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The Latina Book Club's mission is to promote Latina / Latino authors, which we do through book reviews, author interviews, publicity announcements, book of the month selections, etc. A new feature we are adding is "Writers Wednesdays." The first Wednesday of each month we will feature a writer talking about .....writing.  Happy Reading!

by Kathleen Alcalá

I grew up in a home surrounded by stories. Mexican immigrants, my parents carried their family histories with them, shared among my mother’s brothers and sisters when the family got together.

My father was an only child, so we did not hear his stories as much. His extended family walked north from San Julian, Jalisco to take jobs with the Santa Fe Railroad during the Mexican Revolution. After that, some returned to Mexico, while others settled in California. The story seemed much like those of other immigrant stories. In fact, it was very much like the story told in RAIN OF GOLD, by Victor Villaseñor.

When my son was in eighth grade, he needed to write a report on a family member or friend who had lived through a significant event in history, so he chose my father.

I left them in the living room of my parents’ California house with a tape recorder. Outside, the flowers were blooming and oranges hung on the trees. We live in the Pacific Northwest, where summer feels like it is about 48 minutes long, so I was happy to enjoy the birds of paradise and the sweet smells while they talked.

When I returned, my son had gathered stories I had never heard before: the long walk, hiding from the Federales, searching for water, the American woman who nursed their party back to health after they made it to the United States.

My father was under two years old when he crossed, so he could not possibly remember these stories in such detail. He must have heard them while he was growing up, and carried them all those years inside of him. Because he was so young when he came to the United States, I never asked about these stories in detail. Instead, I wrote three novels based on the history of my mother’s family.

Either that or, after three daughters, he was waiting for a little boy to come along and ask him. The 100th anniversary of my father’s birth passed last year, but I like to think that something of those stories lives on in me, as well as in my son. When I read from my books, people come up and say, “It’s been years since I heard about that. I thought only my family had those stories!”

More recently, I have been writing about our relationship with food, gathering stories about how people have lived off the land for generations without the modern ills of diabetes, heart disease, and metabolic syndrome.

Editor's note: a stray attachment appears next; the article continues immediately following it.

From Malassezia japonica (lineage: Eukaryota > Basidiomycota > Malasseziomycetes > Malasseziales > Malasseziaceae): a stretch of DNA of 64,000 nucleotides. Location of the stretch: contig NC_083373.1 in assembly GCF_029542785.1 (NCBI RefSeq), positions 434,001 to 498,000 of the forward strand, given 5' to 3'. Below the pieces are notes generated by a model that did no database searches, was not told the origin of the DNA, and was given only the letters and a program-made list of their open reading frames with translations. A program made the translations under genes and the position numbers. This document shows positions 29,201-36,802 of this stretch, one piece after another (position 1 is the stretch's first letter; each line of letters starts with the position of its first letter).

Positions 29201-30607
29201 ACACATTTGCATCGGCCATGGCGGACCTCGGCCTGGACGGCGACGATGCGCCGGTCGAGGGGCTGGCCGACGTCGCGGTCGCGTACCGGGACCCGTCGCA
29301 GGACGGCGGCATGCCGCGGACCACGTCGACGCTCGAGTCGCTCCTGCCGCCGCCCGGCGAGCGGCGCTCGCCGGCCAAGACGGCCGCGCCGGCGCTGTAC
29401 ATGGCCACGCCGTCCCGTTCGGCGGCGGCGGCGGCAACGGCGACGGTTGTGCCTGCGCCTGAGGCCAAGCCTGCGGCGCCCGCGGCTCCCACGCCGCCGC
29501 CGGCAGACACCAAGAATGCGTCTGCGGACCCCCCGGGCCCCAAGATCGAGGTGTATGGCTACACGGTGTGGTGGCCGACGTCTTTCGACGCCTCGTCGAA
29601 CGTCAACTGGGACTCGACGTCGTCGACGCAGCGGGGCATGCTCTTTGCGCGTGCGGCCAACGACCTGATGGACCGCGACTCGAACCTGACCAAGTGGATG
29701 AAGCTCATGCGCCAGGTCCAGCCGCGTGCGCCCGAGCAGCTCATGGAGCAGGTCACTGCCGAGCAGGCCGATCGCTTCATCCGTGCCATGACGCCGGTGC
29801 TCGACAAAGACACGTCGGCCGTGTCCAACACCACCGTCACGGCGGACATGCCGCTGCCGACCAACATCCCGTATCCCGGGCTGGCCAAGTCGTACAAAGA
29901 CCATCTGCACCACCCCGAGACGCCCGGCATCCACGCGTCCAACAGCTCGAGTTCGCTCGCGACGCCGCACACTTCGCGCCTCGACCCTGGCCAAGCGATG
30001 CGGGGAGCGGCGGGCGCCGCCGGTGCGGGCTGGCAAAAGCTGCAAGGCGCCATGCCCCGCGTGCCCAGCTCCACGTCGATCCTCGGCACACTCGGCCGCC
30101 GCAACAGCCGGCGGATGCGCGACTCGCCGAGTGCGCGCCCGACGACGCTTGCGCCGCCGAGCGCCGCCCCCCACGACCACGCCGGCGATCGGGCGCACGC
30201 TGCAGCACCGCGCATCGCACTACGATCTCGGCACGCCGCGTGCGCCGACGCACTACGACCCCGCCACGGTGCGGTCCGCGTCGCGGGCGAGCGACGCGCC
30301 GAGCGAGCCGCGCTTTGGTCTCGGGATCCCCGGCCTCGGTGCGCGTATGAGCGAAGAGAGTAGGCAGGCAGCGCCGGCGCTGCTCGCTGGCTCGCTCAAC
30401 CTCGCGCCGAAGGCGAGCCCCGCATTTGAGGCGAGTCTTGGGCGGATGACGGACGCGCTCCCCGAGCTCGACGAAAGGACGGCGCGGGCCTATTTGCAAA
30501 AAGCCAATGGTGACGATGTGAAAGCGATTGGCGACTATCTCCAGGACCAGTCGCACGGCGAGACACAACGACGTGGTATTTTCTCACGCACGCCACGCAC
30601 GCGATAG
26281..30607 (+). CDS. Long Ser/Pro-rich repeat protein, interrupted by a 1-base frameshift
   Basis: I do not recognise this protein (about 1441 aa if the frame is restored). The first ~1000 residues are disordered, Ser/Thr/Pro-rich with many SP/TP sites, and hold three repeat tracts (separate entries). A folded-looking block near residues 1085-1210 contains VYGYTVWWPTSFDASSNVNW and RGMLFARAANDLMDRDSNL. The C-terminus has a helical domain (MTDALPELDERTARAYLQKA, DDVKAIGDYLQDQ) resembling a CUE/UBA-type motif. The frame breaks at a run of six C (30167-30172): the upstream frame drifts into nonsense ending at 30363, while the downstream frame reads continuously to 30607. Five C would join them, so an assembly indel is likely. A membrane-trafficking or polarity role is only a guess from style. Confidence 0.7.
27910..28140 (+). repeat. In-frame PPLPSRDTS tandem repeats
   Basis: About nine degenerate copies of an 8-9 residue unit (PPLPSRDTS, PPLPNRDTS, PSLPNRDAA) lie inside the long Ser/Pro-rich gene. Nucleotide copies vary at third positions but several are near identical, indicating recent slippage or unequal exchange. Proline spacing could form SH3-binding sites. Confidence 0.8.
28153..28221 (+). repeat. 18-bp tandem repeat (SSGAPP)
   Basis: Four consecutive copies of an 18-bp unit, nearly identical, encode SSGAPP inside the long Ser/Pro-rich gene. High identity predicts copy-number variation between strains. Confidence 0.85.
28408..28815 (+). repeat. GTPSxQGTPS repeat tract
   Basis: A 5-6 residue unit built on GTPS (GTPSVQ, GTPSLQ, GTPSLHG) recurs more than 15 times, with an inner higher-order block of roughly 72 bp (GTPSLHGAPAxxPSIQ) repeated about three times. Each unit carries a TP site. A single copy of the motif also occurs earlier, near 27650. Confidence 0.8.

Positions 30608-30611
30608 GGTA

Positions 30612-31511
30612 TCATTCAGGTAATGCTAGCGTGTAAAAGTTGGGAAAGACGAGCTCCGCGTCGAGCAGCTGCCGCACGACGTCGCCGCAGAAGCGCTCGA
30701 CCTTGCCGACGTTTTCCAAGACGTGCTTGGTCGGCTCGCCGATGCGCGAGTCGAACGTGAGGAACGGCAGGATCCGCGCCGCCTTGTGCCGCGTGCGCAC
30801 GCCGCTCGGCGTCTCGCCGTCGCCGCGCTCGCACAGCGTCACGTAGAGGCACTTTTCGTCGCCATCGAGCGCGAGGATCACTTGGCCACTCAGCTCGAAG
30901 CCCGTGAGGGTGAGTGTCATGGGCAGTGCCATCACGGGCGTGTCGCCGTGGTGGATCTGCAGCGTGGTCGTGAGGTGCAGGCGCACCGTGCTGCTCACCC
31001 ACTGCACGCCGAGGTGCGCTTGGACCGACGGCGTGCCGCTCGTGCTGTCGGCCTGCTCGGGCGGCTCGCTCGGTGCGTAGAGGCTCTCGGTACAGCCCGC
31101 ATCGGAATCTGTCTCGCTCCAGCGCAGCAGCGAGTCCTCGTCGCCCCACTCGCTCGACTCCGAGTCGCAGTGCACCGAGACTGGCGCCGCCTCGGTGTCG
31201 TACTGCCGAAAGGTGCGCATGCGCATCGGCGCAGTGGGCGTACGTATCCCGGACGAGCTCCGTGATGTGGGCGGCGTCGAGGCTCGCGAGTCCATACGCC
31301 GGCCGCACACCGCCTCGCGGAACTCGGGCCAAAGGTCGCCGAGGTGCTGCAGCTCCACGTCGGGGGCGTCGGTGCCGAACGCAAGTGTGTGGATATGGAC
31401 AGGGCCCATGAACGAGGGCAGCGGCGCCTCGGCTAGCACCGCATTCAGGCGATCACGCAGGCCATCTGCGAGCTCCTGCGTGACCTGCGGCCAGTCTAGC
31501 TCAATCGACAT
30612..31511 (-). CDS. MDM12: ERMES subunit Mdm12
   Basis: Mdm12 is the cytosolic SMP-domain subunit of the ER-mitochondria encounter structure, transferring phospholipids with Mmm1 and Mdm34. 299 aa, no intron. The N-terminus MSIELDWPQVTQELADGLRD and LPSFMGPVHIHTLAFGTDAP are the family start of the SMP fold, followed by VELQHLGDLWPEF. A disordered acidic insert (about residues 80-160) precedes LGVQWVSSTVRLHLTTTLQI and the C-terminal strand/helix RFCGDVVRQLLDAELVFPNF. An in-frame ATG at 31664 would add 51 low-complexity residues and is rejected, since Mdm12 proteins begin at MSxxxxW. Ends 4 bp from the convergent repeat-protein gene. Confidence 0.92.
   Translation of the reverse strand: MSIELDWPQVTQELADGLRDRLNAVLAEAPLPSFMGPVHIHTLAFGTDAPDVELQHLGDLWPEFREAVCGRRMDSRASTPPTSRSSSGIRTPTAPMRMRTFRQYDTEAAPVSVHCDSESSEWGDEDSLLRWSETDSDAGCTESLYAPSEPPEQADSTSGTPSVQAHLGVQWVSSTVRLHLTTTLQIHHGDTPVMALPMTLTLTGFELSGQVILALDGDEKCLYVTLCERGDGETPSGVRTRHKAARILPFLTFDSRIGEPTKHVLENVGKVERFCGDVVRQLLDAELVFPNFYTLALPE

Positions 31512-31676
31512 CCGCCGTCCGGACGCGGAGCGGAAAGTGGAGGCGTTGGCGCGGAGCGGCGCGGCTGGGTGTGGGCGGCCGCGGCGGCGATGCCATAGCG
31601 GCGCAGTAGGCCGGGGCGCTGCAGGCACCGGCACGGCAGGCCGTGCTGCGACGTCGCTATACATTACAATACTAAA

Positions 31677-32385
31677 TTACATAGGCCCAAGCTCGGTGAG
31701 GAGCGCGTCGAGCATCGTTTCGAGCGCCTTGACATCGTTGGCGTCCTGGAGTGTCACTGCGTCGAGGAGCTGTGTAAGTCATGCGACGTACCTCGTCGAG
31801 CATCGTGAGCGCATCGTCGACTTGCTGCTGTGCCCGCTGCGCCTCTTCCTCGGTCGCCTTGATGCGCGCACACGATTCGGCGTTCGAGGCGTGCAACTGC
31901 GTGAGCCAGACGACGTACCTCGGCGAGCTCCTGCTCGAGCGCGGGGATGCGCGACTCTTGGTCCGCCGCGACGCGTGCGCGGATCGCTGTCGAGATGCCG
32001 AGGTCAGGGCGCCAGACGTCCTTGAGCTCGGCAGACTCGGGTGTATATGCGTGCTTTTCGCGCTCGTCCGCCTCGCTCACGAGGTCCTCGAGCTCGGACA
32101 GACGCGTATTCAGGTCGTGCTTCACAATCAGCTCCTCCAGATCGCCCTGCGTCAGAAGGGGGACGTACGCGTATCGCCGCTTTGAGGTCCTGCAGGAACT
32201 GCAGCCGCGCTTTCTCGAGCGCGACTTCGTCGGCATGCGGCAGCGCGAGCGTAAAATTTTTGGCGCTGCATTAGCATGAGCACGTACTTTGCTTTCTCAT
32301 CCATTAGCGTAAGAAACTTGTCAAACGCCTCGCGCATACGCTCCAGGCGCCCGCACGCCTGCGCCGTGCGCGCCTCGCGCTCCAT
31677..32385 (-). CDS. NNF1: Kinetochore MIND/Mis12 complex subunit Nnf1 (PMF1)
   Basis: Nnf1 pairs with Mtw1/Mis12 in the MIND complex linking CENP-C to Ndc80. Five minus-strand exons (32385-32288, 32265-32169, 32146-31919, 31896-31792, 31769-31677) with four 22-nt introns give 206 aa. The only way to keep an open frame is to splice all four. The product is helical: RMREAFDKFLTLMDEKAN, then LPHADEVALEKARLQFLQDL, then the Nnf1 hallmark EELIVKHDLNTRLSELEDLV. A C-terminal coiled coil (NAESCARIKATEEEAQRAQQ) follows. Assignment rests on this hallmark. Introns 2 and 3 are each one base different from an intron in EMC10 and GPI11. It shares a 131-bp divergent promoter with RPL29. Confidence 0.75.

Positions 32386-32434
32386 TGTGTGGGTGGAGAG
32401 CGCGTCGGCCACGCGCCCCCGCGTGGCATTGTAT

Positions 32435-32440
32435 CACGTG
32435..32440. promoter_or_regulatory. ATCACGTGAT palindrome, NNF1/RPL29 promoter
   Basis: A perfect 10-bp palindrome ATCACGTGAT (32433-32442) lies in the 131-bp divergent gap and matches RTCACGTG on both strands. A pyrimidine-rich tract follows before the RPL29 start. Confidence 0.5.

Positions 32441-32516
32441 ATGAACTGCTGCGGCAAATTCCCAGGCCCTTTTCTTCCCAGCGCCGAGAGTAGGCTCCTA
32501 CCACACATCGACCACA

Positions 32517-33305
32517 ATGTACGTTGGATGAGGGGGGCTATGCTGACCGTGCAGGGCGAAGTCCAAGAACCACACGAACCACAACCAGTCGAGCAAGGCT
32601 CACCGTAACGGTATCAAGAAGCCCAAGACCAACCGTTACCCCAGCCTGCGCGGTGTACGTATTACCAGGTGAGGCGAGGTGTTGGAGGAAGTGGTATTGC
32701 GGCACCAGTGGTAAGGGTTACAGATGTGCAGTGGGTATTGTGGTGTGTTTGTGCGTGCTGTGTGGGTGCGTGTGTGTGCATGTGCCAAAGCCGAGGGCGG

I realized that, if there is no one to tell the stories to, there is no way to listen in on the conversation. Writing widens the circle and draws others into it. It allows us to pass on the wisdom and folly of those who came before; we can hold stories up to the light like a teacup and wonder at how they were made.

The most valuable skill for a writer? The ability to listen.###

Kathleen Alcalá is the author of a collection of short stories now available as an e-book, MRS. VARGAS AND THE DEAD NATURALIST; three novels set in 19th Century Mexico, SPIRITS OF THE ORDINARY, THE FLOWER IN THE SKULL and TREASURES IN HEAVEN; and a collection of essays, THE DESERT REMEMBERS MY NAME. Her work has received the Western States Book Award, the Pacific Northwest Booksellers Book Award, and two Artist Trust Fellowships. Kathleen lives near Seattle, where she teaches at the Northwest Institute of Literary Arts. You can learn more about Kathleen and her current work, or listen to a story at Story Chairs, at

Portrait Photo Credit: Wayne Roth
Story Chair: Courtesy Tina Hoggett



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J Lozano said…
I am your cousin. Our grandparents were sisters (Refugio Ramirez Alcala and Maria de Jesus Ramirez). They both grew up in San Julian and traveled to America at around the same time (during the Mexican Revolution). Maria de Jesus was only 12 years old when both her parents died tragically. She lived with her brother in Santa Monica and often visited family in Porterville. Your father, David, wrote to her from time to time. I was able to find one letter he wrote to my mother (his first cousin) two years before he passed.